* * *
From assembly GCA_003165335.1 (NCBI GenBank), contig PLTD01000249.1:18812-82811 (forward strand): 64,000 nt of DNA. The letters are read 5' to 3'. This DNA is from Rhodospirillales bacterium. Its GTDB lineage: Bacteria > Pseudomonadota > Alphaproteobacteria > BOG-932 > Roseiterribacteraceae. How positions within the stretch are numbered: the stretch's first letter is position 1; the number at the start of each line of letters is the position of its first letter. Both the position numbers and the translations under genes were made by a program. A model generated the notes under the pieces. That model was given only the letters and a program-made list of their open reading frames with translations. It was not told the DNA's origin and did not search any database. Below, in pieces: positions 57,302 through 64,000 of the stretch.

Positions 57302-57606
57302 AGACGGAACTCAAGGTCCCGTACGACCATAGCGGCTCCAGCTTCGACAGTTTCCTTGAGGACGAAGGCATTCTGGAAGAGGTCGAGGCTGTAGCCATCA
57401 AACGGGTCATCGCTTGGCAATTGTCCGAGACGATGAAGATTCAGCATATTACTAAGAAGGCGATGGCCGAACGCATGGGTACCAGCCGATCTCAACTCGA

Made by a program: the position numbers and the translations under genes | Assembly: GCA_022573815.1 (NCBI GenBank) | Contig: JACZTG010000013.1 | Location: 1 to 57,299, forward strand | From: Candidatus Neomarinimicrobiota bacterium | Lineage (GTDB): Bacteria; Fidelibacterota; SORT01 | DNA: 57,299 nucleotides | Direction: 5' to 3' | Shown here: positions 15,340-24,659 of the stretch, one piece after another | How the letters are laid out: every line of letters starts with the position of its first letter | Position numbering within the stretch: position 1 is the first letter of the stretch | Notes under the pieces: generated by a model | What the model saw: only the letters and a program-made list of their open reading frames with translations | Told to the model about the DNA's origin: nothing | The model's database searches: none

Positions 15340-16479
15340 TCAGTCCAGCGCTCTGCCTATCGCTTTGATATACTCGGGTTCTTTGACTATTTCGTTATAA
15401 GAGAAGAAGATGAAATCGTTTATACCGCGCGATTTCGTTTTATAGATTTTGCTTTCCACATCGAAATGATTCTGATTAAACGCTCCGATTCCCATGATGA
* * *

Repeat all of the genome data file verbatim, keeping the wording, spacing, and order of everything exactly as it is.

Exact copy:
From assembly GCA_003165335.1 (NCBI GenBank), contig PLTD01000249.1:18812-82811 (forward strand): 64,000 nt of DNA. The letters are read 5' to 3'. This DNA is from Rhodospirillales bacterium. Its GTDB lineage: Bacteria > Pseudomonadota > Alphaproteobacteria > BOG-932 > Roseiterribacteraceae. How positions within the stretch are numbered: the stretch's first letter is position 1; the number at the start of each line of letters is the position of its first letter. Both the position numbers and the translations under genes were made by a program. A model generated the notes under the pieces. That model was given only the letters and a program-made list of their open reading frames with translations. It was not told the DNA's origin and did not search any database. Below, in pieces: positions 57,302 through 64,000 of the stretch.

Positions 57302-57606
57302 AGACGGAACTCAAGGTCCCGTACGACCATAGCGGCTCCAGCTTCGACAGTTTCCTTGAGGACGAAGGCATTCTGGAAGAGGTCGAGGCTGTAGCCATCA
57401 AACGGGTCATCGCTTGGCAATTGTCCGAGACGATGAAGATTCAGCATATTACTAAGAAGGCGATGGCCGAACGCATGGGTACCAGCCGATCTCAACTCGA

Made by a program: the position numbers and the translations under genes | Assembly: GCA_022573815.1 (NCBI GenBank) | Contig: JACZTG010000013.1 | Location: 1 to 57,299, forward strand | From: Candidatus Neomarinimicrobiota bacterium | Lineage (GTDB): Bacteria; Fidelibacterota; SORT01 | DNA: 57,299 nucleotides | Direction: 5' to 3' | Shown here: positions 15,340-24,659 of the stretch, one piece after another | How the letters are laid out: every line of letters starts with the position of its first letter | Position numbering within the stretch: position 1 is the first letter of the stretch | Notes under the pieces: generated by a model | What the model saw: only the letters and a program-made list of their open reading frames with translations | Told to the model about the DNA's origin: nothing | The model's database searches: none

Positions 15340-16479
15340 TCAGTCCAGCGCTCTGCCTATCGCTTTGATATACTCGGGTTCTTTGACTATTTCGTTATAA
15401 GAGAAGAAGATGAAATCGTTTATACCGCGCGATTTCGTTTTATAGATTTTGCTTTCCACATCGAAATGATTCTGATTAAACGCTCCGATTCCCATGATGA